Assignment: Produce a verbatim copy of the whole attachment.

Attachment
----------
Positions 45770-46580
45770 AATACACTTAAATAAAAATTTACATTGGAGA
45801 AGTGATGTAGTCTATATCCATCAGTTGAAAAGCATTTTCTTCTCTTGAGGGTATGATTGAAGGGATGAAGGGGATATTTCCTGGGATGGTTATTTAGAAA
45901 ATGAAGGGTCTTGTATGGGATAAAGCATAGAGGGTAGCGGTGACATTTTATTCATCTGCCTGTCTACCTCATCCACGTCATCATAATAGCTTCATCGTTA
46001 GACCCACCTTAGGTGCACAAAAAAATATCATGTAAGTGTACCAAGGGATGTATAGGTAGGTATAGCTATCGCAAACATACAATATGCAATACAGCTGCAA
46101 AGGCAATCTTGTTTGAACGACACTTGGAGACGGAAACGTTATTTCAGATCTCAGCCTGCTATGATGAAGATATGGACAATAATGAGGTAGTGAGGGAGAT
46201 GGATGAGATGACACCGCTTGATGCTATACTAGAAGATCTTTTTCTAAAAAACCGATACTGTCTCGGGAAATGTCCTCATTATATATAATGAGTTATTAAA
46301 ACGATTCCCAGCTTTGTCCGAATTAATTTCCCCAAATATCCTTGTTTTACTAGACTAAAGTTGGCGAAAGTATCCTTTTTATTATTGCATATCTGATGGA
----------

Positions 45770-46580
45770 AATACACTTAAATAAAAATTTACATTGGAGA
45801 AGTGATGTAGTCTATATCCATCAGTTGAAAAGCATTTTCTTCTCTTGAGGGTATGATTGAAGGGATGAAGGGGATATTTCCTGGGATGGTTATTTAGAAA
45901 ATGAAGGGTCTTGTATGGGATAAAGCATAGAGGGTAGCGGTGACATTTTATTCATCTGCCTGTCTACCTCATCCACGTCATCATAATAGCTTCATCGTTA
46001 GACCCACCTTAGGTGCACAAAAAAATATCATGTAAGTGTACCAAGGGATGTATAGGTAGGTATAGCTATCGCAAACATACAATATGCAATACAGCTGCAA
46101 AGGCAATCTTGTTTGAACGACACTTGGAGACGGAAACGTTATTTCAGATCTCAGCCTGCTATGATGAAGATATGGACAATAATGAGGTAGTGAGGGAGAT
46201 GGATGAGATGACACCGCTTGATGCTATACTAGAAGATCTTTTTCTAAAAAACCGATACTGTCTCGGGAAATGTCCTCATTATATATAATGAGTTATTAAA
46301 ACGATTCCCAGCTTTGTCCGAATTAATTTCCCCAAATATCCTTGTTTTACTAGACTAAAGTTGGCGAAAGTATCCTTTTTATTATTGCATATCTGATGGA